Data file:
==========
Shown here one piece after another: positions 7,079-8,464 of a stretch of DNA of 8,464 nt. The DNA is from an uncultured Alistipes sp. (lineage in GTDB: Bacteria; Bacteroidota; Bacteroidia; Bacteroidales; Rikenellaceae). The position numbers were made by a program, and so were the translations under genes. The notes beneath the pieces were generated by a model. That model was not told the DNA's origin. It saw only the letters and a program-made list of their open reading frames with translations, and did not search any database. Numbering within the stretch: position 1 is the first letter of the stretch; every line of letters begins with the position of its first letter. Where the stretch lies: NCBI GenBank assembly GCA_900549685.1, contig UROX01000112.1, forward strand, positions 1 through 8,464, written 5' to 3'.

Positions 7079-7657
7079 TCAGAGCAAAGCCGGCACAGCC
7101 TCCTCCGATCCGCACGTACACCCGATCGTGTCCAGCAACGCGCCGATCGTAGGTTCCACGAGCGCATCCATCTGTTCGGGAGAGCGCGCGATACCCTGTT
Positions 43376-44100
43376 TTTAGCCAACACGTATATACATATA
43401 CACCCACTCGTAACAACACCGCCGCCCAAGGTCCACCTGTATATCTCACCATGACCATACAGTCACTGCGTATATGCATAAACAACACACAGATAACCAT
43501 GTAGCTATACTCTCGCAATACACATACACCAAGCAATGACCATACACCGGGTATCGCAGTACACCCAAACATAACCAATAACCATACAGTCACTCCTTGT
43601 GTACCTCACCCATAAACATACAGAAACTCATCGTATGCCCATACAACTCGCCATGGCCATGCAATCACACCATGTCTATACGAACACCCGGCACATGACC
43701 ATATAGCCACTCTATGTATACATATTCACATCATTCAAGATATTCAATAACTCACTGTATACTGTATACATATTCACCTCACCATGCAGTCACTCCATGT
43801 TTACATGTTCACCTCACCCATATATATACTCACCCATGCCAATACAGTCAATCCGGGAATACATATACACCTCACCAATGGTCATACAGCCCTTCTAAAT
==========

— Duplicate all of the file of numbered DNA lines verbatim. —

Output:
Shown here one piece after another: positions 7,079-8,464 of a stretch of DNA of 8,464 nt. The DNA is from an uncultured Alistipes sp. (lineage in GTDB: Bacteria; Bacteroidota; Bacteroidia; Bacteroidales; Rikenellaceae). The position numbers were made by a program, and so were the translations under genes. The notes beneath the pieces were generated by a model. That model was not told the DNA's origin. It saw only the letters and a program-made list of their open reading frames with translations, and did not search any database. Numbering within the stretch: position 1 is the first letter of the stretch; every line of letters begins with the position of its first letter. Where the stretch lies: NCBI GenBank assembly GCA_900549685.1, contig UROX01000112.1, forward strand, positions 1 through 8,464, written 5' to 3'.

Positions 7079-7657
7079 TCAGAGCAAAGCCGGCACAGCC
7101 TCCTCCGATCCGCACGTACACCCGATCGTGTCCAGCAACGCGCCGATCGTAGGTTCCACGAGCGCATCCATCTGTTCGGGAGAGCGCGCGATACCCTGTT
Positions 43376-44100
43376 TTTAGCCAACACGTATATACATATA
43401 CACCCACTCGTAACAACACCGCCGCCCAAGGTCCACCTGTATATCTCACCATGACCATACAGTCACTGCGTATATGCATAAACAACACACAGATAACCAT
43501 GTAGCTATACTCTCGCAATACACATACACCAAGCAATGACCATACACCGGGTATCGCAGTACACCCAAACATAACCAATAACCATACAGTCACTCCTTGT
43601 GTACCTCACCCATAAACATACAGAAACTCATCGTATGCCCATACAACTCGCCATGGCCATGCAATCACACCATGTCTATACGAACACCCGGCACATGACC
43701 ATATAGCCACTCTATGTATACATATTCACATCATTCAAGATATTCAATAACTCACTGTATACTGTATACATATTCACCTCACCATGCAGTCACTCCATGT
43801 TTACATGTTCACCTCACCCATATATATACTCACCCATGCCAATACAGTCAATCCGGGAATACATATACACCTCACCAATGGTCATACAGCCCTTCTAAAT